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Kausik Das
Kausik Das

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Tailwindcss is beautiful πŸ‘Œ

If you’re not a fan of writing manual css then Tailwindcss can save you a lot of time.

And it’s beautiful. πŸ‘Œ

Top comments (36)

ben profile image
Ben Halpern

I've become a big fan

joelbonetr profile image
JoelBonetR πŸ₯‡

Your boilerplaty verbose templates disagree πŸ˜…

liviufromendtest profile image
Liviu Lupei • Edited

Help me understand.

If someone doesn't want to write pure CSS, why would they use Tailwind CSS?

Why don't they just use a no-code tool like Webflow to build a complex website?

Because I feel like Tailwind CSS helps you work 10% faster, but it reduces your flexibility with maybe 60%.

But using some complex no-code website builder helps you work 90% faster, while reducing your flexibility with 60%.

And yes, I know writing code feels cool, we all like to feel like hackers, typing away in our dark terminals.

I'm just trying to understand from a productivity point of view.

dyland profile image
Dylan Davenport

I’ve started using WebFlow for my freelance clients and it’s been a nightmare. I’ve used other similar tools such as WordPress and Drupal and in my experience those tools lower both my flexibility and productivity. Also if I need something a bit more complex I’m going to have to end up writing PHP or JS code anyways which takes even more time.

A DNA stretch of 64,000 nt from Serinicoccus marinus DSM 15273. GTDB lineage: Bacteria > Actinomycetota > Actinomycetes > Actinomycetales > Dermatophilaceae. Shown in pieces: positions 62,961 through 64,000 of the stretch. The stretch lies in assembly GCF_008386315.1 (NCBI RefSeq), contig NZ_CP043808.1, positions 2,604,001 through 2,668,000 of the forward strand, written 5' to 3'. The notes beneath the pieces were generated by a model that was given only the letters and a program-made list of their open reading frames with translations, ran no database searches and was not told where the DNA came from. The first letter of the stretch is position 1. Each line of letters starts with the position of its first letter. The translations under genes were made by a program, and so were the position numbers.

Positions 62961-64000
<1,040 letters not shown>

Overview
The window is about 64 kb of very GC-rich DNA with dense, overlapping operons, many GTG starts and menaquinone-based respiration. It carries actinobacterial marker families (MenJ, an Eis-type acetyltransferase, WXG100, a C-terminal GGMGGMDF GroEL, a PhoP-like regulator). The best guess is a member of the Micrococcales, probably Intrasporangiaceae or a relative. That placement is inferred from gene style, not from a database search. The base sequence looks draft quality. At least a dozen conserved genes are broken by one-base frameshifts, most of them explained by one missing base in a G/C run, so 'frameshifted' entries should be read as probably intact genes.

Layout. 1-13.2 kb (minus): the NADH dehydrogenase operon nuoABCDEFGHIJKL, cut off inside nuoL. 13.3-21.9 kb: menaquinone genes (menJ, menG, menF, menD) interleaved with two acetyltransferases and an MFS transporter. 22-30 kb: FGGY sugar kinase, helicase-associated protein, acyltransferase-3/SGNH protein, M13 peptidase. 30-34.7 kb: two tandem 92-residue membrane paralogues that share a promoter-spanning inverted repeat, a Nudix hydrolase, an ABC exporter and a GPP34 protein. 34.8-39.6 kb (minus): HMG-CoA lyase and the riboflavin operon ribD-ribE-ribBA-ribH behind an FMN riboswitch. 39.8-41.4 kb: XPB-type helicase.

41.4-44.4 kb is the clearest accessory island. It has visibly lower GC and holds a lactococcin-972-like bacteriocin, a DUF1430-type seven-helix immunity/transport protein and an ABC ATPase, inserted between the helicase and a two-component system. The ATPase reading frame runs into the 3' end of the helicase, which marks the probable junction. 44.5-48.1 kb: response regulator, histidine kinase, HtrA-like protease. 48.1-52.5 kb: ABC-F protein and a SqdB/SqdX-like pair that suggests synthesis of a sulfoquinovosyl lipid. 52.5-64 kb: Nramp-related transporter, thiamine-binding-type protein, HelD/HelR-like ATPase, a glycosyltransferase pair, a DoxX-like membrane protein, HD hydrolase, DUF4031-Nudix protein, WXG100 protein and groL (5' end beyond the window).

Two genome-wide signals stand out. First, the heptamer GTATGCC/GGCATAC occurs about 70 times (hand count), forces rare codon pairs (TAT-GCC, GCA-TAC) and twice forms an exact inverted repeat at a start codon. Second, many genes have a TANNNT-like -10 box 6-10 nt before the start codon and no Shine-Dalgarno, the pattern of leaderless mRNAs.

For me personally I use Tailwind more for the responsive styles so I save time by not having to write tons of media queries. I can also configure Tailwind to my liking which adds to its flexibility.

aviavinav profile image
Avi Avinav

At first, I hated Tailwind CSS but over time fell in love with it! I use it in all my projects now.

joelbonetr profile image
JoelBonetR πŸ₯‡ • Edited

Then maybe you should take a try.

A class is a common set of property-value pairs that will be applied to every HTML tag with this class name inside it's class attribute whereas components define visual chunks of your views semantically.